This blog post is intended for the current Business Analyst. Click here if you are interested in understanding if certifications benefit an aspiring Business Analyst.
A question every current Business Analyst has asked themselves at some point, "Should I get certified?" The logical next step is to do a search for Business Analyst certifications. With the results generating a never ending list of certification acronyms, PMI-BA, CCBA, BCS, CSBA, CBAP, etc., the search creates more questions than it answers.
In the end, the issue wasn't our search results, but instead it was our question. Using the 5 Whys Business Analyst technique, we can break down our question to find the root problem. The question we are trying to answer isn't, "Should I Get Certified," but instead, "Will getting certified increase my marketability in order to get that raise/promotion/new job?"
Now that we have our question further defined, let's dig in.
Certification programs really grant you two things, a certificate and knowledge. So what we need to understand is if the target audience, your boss (or future boss), find value in certifications.
I chatted with ten managers, who are responsible for hiring and managing Business Analysts, in reference to if they...
- Value Business Analyst certifications in non-entry level Business Analyst position hiring decisions
- Have their raise or promotional decisions influenced by an employee's achieved Business Analyst certifications
Do certifications influence hiring decisions?
9 out of the 10 hiring managers said that the certifications have little to no influence in their hiring decisions. Instead, their selections are based around past work experience, knowledge, and skills related to Business Analysis and whether or not the candidate would have a high likelihood to meet and exceed their customer's expectations.
With that being said, all 9 of those hiring managers did agree that seeing recognizable* Business Analyst certifications on the candidate's resume, does positively influence them in wanting to bring them in for an interview.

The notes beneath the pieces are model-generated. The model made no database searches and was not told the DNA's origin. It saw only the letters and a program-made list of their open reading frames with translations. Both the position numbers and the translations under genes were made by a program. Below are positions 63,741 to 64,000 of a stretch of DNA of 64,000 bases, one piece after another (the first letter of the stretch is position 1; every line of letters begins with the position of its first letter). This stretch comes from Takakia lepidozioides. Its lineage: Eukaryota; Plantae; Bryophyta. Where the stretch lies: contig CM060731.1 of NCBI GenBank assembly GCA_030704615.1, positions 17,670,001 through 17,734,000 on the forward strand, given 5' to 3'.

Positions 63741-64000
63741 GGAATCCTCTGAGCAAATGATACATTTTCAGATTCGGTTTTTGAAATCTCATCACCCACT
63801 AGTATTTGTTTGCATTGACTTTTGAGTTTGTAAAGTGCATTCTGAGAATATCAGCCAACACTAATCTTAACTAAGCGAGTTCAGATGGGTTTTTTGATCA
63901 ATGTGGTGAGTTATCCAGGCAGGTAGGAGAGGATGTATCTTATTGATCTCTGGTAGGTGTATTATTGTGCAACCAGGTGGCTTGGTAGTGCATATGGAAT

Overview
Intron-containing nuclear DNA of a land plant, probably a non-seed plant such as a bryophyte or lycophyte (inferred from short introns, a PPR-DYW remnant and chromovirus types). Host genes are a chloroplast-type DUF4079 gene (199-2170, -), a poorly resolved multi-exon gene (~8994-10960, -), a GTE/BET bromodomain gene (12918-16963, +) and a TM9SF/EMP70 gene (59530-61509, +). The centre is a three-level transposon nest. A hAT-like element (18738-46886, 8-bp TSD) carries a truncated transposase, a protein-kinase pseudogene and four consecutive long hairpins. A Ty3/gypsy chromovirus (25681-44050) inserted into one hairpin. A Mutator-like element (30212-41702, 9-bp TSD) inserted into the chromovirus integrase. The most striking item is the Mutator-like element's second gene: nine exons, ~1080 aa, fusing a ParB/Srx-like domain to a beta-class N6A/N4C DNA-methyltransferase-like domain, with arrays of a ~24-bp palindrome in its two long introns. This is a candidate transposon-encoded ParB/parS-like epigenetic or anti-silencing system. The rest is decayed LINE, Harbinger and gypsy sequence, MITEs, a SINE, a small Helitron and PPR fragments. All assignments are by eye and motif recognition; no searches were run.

Conclusion: Based on the results, no certification will aid you in landing the eventual position, but a recognizable* certification can help you get into the interview chair.
*When asked about what certifications they were referring to as recognizable, every hiring manager had a few certificates they listed off. One common theme emerged. All of the hiring managers valued certifications given by the International Institute of Business Analysis (IIBA).
Do certifications assist in getting a raise or promotion?
All 10 of the managers said their raise and promotion decisions are influenced when Business Analysts continue their education via classes, online training, and obtaining certifications. But unfortunately the answer isn't as clear cut as that.
The two biggest factors in giving a raise or promotion are customer satisfaction and project success rates. The challenge is, there is no easy or definitive measure to understand if the Business Analyst was able to provide better service to the customers and enjoy more project success because of the training and certification curriculum if it happened by chance.
Conclusion: Based on the results, yes, managers' raise and promotional decisions are influenced when the Business Analyst continues to enhance their techniques with additional training and learning, but the actual act of getting an actual certification alone has a relatively minor impact on their decision.
In conclusion, while certifications can sometimes play a small role in getting a raise, promotion, or new job, it may be much more beneficial for you to focus your time on online courses and classes that can do a better job teaching you those Business Analyst concepts and techniques, without only driving you towards passing some arbitrary final exam.
Written by Jeremy Aschenbrenner - The BA Guide
Learn about the author
Hi there! My name is Jeremy Aschenbrenner and I am so glad you are here!
I am a veteran Business Analyst with a plethora of completed projects in various industries including health care, telecommunications, automotive, agriculture, consumer goods, financial services, food and beverage, and beyond..
I created The BA Guide to break down the barriers to becoming a Business Analyst. I do this by providing training and coaching on Business Analysis tools, techniques, and best practices.
To learn more about The BA Guide and to understand how I can specifically serve you, check out The BA Guide website. I am truly honored to help!
He is also a board member of the IIBA (International Institute for Business Analysis), where he plays the role of VP of Education and Certification.